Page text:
The postcrisis increase in required bank capital better equips banking systems to deal with losses. But there is an ongoing debate over the optimal level of capital.

Proponents of higher bank capital requirements emphasize the financial stability risks associated with high bank leverage (when banks fund themselves too much through debt and too little through equity) and the exorbitant costs of the crisis that need to be avoided in the future. They argue that requiring more shareholder equity would have little social cost (Admati and Hellwig, 2014). Opponents believe that higher capital standards would increase banks’ funding costs and as a result the cost of bank credit, thus hindering economic activity (IIF, 2010).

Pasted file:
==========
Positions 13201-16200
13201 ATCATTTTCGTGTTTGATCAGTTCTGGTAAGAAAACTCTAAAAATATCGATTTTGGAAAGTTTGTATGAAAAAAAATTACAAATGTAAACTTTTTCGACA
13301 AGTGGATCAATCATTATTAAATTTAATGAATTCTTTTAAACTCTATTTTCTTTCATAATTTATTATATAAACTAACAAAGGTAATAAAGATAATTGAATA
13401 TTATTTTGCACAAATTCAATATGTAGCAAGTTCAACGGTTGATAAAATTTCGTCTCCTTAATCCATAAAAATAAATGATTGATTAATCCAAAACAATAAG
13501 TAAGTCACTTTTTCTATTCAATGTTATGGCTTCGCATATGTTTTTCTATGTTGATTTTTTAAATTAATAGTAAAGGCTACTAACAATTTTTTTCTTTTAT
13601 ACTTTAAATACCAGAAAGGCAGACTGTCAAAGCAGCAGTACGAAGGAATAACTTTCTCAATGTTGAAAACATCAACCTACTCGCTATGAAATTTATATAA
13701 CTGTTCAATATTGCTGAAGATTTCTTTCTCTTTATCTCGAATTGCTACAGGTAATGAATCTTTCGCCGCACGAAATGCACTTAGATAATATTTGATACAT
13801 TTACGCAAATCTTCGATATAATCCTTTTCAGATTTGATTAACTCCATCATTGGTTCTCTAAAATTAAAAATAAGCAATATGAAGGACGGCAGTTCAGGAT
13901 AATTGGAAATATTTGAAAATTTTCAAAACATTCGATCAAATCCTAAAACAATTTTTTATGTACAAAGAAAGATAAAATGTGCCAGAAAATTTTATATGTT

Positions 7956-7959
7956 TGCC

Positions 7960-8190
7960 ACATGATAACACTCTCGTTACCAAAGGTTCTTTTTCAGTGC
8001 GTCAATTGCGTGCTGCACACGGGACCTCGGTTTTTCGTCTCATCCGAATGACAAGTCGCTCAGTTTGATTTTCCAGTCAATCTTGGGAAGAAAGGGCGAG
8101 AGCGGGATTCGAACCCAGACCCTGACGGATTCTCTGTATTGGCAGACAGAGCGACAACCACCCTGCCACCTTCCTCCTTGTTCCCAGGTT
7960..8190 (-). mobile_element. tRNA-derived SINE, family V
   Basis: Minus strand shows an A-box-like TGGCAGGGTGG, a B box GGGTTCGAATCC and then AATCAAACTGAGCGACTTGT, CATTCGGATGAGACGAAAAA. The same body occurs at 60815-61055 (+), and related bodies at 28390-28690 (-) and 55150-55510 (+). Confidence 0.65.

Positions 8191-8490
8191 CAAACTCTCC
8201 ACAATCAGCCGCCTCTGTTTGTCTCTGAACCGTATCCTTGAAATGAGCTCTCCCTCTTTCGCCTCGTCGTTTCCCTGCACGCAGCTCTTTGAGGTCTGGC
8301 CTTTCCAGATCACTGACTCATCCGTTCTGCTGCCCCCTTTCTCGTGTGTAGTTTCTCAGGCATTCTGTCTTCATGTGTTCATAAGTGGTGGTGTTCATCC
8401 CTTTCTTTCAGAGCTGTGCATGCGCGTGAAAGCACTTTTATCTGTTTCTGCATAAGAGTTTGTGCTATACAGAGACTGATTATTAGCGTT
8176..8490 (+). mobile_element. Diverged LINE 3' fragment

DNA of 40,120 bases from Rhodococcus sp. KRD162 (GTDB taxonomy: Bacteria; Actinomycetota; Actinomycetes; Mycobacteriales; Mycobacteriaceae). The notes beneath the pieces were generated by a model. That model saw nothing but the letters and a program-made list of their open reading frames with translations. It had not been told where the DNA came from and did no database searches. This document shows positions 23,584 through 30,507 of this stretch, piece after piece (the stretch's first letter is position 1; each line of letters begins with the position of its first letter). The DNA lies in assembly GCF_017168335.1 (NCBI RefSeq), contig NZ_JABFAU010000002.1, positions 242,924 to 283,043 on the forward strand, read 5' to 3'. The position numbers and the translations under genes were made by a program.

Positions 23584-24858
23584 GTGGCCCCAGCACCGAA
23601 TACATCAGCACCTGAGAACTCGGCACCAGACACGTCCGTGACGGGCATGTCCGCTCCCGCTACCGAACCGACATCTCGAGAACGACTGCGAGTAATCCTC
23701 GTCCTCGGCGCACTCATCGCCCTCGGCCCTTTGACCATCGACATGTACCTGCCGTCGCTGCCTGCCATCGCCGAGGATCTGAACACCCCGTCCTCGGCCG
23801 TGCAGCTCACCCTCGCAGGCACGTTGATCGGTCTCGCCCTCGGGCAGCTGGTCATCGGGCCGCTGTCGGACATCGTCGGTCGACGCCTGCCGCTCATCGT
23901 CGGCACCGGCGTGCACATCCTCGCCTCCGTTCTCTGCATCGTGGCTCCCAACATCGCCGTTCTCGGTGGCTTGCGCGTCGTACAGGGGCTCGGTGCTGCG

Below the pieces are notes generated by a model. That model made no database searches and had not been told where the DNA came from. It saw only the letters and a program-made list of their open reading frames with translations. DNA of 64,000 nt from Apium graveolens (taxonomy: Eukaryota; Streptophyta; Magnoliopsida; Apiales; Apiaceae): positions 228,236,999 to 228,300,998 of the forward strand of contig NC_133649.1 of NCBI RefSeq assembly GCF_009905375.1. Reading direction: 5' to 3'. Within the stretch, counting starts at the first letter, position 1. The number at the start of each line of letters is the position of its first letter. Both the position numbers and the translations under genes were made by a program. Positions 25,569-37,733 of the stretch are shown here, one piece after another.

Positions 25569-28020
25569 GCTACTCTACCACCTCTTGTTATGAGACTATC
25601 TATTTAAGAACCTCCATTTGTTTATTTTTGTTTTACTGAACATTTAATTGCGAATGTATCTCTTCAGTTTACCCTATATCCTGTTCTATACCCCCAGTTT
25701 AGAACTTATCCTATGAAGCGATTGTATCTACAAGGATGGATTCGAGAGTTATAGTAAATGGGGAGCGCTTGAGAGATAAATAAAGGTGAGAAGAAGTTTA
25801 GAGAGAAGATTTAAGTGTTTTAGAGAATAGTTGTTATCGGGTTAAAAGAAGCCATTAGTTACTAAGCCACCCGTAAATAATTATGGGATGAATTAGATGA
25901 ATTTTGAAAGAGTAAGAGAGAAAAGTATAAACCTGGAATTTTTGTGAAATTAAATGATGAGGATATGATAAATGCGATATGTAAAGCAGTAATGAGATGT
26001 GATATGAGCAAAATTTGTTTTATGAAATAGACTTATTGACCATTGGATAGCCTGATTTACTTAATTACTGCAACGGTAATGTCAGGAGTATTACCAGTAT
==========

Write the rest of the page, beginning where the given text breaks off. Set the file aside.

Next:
We explored how much capital it would have taken to absorb bank losses entirely through bank equity and how much would have been required to avoid public recapitalization of banks (Dagher and others, 2016). The two concepts are different. Government intervention does not hinge on whether a bank fully depletes its capital, and governments often allow regulators to close failing banks, particularly smaller ones.

To figure out how much capital banks would have needed to absorb losses in past banking crises, we compiled data on the ratio of nonperforming loans, those that are not being repaid on time, to total loans in 105 banking crises since 1970 (based on data from Laeven and Valencia, 2013). We further used historical data on loan losses, provisions banks made to prepare for losses, and bank risk weights on those loans to determine how much bank capital would have been needed to absorb them.